A top U.S. lawmaker slammed the Air Force’s handling of its weather satellite program Thursday, saying it would have been easier for the government to simply set the money on fire.
“We could have saved the Air Force and the Congress a lot of aggravation if we had 18 years ago put a half a billion dollars in a parking lot in a pile and just burned it,” said Rep. Mike Rogers, R-Ala., at a hearing of the House Armed Services Committee, held to discuss military acquisition reform.
“In all, the Air Force spent well over a half-billion dollars on this satellite — $518 million to be specific,” he said.
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A trio of former heavyweight Obama administration officials Tuesday told lawmakers that the Islamic State group has metastasized and the United States must intensify its efforts to fight it militarily and politically.
Former acting CIA Director Michael Morell warned the House Armed Services Committee that the Islamic State’s influence has grown into the United States — where the FBI is said to have more than 900 open investigations into homegrown extremists. The radical group’s influence has also grown in Afghanistan and Libya, he said.
Airstrikes by the U.S.-led coalition blew up a warehouse in Iraq where the Islamic State had stored millions of dollars in cash, the U.S. military disclosed Tuesday, according to Military Times.
Coalition aircraft targeted a “cash distribution center” near Mosul, Iraq’s second largest city, which is under control of the extremist group, the U.S military said in a daily report on details of airstrikes.
The coalition struck the facility Monday as part of intensified efforts to destroy funding sources of the Islamic State, also known as ISIL or ISIS.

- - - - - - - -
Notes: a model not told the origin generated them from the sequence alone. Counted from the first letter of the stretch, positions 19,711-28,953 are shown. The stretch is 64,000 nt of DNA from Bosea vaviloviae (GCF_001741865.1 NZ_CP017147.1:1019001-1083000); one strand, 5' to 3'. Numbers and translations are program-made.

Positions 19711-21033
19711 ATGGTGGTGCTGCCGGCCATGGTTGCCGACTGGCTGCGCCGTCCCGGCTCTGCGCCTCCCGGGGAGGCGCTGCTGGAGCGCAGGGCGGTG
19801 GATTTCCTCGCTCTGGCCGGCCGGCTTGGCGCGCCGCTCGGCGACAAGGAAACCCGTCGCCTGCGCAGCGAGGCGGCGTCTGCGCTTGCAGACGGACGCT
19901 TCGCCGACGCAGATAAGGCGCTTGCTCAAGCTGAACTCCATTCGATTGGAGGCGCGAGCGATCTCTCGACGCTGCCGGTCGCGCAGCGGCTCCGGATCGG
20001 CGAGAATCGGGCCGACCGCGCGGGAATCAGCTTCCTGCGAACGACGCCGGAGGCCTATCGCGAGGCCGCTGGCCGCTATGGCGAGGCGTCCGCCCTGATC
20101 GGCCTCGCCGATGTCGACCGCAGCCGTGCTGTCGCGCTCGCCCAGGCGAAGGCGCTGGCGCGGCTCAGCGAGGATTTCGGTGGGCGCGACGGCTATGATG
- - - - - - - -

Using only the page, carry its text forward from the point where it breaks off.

A senior Defense official said the coalition has targeted similar facilities in the past. The official, who is not authorized to discuss the strikes publicly, said coalition aircraft dropped two 2,000-pound bombs on the building. Mosul has been under Islamic State control since 2014, when the militants swept into Iraq from Syria.
Marine Corps Gen. Joseph F. Dunford Jr., the chairman of the Joint Chiefs of Staff, told reporters following a two-day visit to Iraq that efforts to retake land from the Islamic State are gaining momentum.
Dunford made this announcement after a meeting with U.S. and Iraqi leaders, including Iraqi Prime Minister Haider al-Abadi, U.S. Ambassador to Iraq Stuart Jones and Army Gen. Sean McFarland, the commander of Combined Joint Task Force Operation Inherent Resolve, according to a Pentagon announcement.
Dunford also met U.S., coalition and Iraqi troops in Baghdad, Asad and Irbil. He last visited the country in October, just after taking over as chairman.
“I believe the Iraqis now have the momentum,” the general said. The seizing of Ramadi, the operations that have been conducted in Anbar province, the recapture and continued control of the oil refinery in Beiji, and the successful operations cutting ISIL’s main supply line south of Sinjar make him “comfortable saying the Iraqis have the momentum.”